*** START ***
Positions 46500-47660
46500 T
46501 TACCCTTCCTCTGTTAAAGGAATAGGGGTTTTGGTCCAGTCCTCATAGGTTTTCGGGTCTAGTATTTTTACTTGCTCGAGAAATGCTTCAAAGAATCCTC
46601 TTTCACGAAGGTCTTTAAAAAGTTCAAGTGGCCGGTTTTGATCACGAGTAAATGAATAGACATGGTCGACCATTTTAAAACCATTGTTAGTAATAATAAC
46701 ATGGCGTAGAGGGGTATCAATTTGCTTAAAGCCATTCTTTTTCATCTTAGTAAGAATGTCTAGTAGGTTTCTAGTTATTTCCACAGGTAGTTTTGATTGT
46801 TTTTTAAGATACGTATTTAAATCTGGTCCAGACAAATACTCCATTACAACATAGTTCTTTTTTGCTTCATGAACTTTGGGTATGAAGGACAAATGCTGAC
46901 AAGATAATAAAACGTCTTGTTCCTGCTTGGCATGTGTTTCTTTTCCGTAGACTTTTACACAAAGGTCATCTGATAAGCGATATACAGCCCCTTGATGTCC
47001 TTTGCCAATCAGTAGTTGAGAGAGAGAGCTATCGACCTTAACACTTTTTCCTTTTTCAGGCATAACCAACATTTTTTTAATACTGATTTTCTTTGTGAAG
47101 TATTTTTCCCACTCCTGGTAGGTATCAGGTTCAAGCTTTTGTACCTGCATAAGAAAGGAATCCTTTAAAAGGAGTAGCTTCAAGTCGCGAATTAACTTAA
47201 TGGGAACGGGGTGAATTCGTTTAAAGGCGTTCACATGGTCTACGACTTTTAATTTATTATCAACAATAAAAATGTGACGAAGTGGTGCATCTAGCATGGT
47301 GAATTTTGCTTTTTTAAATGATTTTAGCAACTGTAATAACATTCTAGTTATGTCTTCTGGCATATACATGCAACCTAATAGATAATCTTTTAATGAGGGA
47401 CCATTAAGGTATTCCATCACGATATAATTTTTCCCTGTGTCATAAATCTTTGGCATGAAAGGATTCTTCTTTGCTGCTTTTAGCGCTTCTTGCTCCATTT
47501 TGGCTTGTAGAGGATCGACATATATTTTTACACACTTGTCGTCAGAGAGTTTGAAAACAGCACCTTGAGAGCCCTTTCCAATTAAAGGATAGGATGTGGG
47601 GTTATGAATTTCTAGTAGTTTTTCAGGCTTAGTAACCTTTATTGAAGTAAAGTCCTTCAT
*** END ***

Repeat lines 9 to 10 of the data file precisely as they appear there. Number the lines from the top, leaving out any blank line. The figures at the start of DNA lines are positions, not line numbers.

47101 TATTTTTCCCACTCCTGGTAGGTATCAGGTTCAAGCTTTTGTACCTGCATAAGAAAGGAATCCTTTAAAAGGAGTAGCTTCAAGTCGCGAATTAACTTAA
47201 TGGGAACGGGGTGAATTCGTTTAAAGGCGTTCACATGGTCTACGACTTTTAATTTATTATCAACAATAAAAATGTGACGAAGTGGTGCATCTAGCATGGT